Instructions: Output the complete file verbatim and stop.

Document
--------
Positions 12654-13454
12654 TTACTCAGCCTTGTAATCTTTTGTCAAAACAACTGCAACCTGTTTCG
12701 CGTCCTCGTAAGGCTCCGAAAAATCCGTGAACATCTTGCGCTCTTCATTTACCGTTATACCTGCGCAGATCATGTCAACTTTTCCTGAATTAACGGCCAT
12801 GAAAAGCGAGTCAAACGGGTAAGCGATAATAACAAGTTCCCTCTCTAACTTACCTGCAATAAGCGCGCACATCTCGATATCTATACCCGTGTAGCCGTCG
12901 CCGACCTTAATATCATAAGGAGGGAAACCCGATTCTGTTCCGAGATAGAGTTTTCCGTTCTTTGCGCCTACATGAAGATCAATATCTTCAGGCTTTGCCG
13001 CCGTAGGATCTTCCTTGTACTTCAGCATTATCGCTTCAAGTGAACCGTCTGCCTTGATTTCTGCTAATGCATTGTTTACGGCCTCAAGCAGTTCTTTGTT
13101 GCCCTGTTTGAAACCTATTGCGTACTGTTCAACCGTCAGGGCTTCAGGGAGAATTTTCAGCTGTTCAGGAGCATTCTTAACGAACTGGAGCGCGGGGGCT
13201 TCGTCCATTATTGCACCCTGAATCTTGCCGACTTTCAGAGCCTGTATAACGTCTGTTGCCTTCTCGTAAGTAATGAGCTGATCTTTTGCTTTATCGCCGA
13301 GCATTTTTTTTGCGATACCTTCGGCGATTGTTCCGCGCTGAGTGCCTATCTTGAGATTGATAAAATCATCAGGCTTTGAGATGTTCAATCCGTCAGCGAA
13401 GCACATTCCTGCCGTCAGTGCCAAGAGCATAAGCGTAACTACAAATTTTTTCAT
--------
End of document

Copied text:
Positions 12654-13454
12654 TTACTCAGCCTTGTAATCTTTTGTCAAAACAACTGCAACCTGTTTCG
12701 CGTCCTCGTAAGGCTCCGAAAAATCCGTGAACATCTTGCGCTCTTCATTTACCGTTATACCTGCGCAGATCATGTCAACTTTTCCTGAATTAACGGCCAT
12801 GAAAAGCGAGTCAAACGGGTAAGCGATAATAACAAGTTCCCTCTCTAACTTACCTGCAATAAGCGCGCACATCTCGATATCTATACCCGTGTAGCCGTCG
12901 CCGACCTTAATATCATAAGGAGGGAAACCCGATTCTGTTCCGAGATAGAGTTTTCCGTTCTTTGCGCCTACATGAAGATCAATATCTTCAGGCTTTGCCG
13001 CCGTAGGATCTTCCTTGTACTTCAGCATTATCGCTTCAAGTGAACCGTCTGCCTTGATTTCTGCTAATGCATTGTTTACGGCCTCAAGCAGTTCTTTGTT
13101 GCCCTGTTTGAAACCTATTGCGTACTGTTCAACCGTCAGGGCTTCAGGGAGAATTTTCAGCTGTTCAGGAGCATTCTTAACGAACTGGAGCGCGGGGGCT
13201 TCGTCCATTATTGCACCCTGAATCTTGCCGACTTTCAGAGCCTGTATAACGTCTGTTGCCTTCTCGTAAGTAATGAGCTGATCTTTTGCTTTATCGCCGA
13301 GCATTTTTTTTGCGATACCTTCGGCGATTGTTCCGCGCTGAGTGCCTATCTTGAGATTGATAAAATCATCAGGCTTTGAGATGTTCAATCCGTCAGCGAA
13401 GCACATTCCTGCCGTCAGTGCCAAGAGCATAAGCGTAACTACAAATTTTTTCAT